What is next? The starting point is for all stakeholders to admit that Nigerians are not all the same. The various ethnic nationality groups have their history, institutions, cultures, languages, interests, cleavages, and worldviews. Some look eastward, others westward; some are secular, others put religious considerations above all else. This diversity cannot be accommodated in a centralised system. It requires a substantial devolution of power to the constituent units.
There should be no let-up in the drive for restructuring to save the lives, property, and destiny of all 206 million Nigerians. A truly federal polity is a win-win for everyone as it has been for the 24 other federal countries in the world listed by the Forum of Federations, which include some of the largest and most sophisticated democracies, among them, the USA, Brazil, India, Germany, and Mexico.
Even separation is never a taboo in the resolution of national crises. Every nation has the right to choose an independent future. We have consistently and fervently argued that the only viable way out of an imminent disintegration is the fashioning of a political structure that will push more powers out and down from the centre to the constituent units. Singapore was a backwater until it separated from the Malaysian Federation in 1965. Between 1991 and 1995, two multinational states fell apart: Yugoslavia broke up in a civil war that killed 150,000, while Czechoslovakia broke up peacefully following referendums in both of its constituent parts. The Czech Republic, detached from old Czechoslovakia in 1993, has become a high-income economy, boasts the lowest poverty rate in the European Union and is ranked the 11th safest and most peaceful country on the Global Peace Index; Nigeria is ranked 146th out of 163.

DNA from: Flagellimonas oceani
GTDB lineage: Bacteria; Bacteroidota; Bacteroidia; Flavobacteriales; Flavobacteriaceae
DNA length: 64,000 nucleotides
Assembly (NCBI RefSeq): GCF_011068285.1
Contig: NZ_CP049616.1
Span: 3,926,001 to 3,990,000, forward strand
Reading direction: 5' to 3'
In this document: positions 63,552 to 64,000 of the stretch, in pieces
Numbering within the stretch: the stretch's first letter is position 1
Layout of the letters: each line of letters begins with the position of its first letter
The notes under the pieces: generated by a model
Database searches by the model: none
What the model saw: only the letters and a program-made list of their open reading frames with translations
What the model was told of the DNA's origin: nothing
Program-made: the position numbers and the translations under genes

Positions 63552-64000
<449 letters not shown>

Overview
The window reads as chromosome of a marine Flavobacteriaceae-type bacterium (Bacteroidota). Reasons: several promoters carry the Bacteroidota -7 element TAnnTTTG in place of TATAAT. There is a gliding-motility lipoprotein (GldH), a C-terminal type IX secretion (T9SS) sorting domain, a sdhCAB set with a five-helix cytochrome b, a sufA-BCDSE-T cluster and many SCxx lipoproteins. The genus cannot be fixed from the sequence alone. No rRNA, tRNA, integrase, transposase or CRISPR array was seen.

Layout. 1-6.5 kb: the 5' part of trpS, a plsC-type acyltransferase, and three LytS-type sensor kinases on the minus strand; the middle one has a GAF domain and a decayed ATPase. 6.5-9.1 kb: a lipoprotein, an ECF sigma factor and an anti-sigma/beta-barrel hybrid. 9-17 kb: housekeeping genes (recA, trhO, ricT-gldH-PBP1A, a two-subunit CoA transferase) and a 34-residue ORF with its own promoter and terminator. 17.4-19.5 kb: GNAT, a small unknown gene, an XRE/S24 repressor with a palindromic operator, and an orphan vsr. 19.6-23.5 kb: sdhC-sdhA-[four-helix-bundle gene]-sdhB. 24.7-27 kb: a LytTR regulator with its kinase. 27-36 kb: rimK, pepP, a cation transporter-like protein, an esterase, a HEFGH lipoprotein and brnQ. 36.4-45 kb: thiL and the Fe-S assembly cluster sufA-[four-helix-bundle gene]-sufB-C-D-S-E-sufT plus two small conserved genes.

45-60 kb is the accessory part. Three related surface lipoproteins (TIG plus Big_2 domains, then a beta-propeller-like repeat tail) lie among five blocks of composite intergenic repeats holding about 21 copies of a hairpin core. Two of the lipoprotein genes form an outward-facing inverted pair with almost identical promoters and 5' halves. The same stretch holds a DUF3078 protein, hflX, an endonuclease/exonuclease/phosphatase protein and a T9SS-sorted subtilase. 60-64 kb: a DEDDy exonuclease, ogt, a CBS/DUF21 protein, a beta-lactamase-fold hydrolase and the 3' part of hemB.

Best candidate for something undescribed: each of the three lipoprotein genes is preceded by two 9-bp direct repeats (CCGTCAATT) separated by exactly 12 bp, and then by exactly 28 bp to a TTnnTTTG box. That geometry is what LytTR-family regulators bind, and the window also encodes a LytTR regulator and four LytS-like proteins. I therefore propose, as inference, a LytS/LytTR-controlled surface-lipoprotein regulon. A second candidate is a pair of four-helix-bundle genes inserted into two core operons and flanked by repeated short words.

The fanciful belief that Nigeria’s unity is not negotiable should give way to an empirical reality that no country on earth is sacrosanct. Nigeria is one of the many post-imperial constructions that emerged from the ashes of British colonial rule. Today, even the same United Kingdom’s four-nation union faces a breakup. Financial Times argues that for a variety of reasons, the break-up of the UK is now a possibility.
Unless Nigeria can find a meeting point to regain the loyalty and trust of self-determination movements, a breakup, either peacefully or forcefully, will be hard to stop. Maintaining the status quo is no longer an option.
Source: PunchNG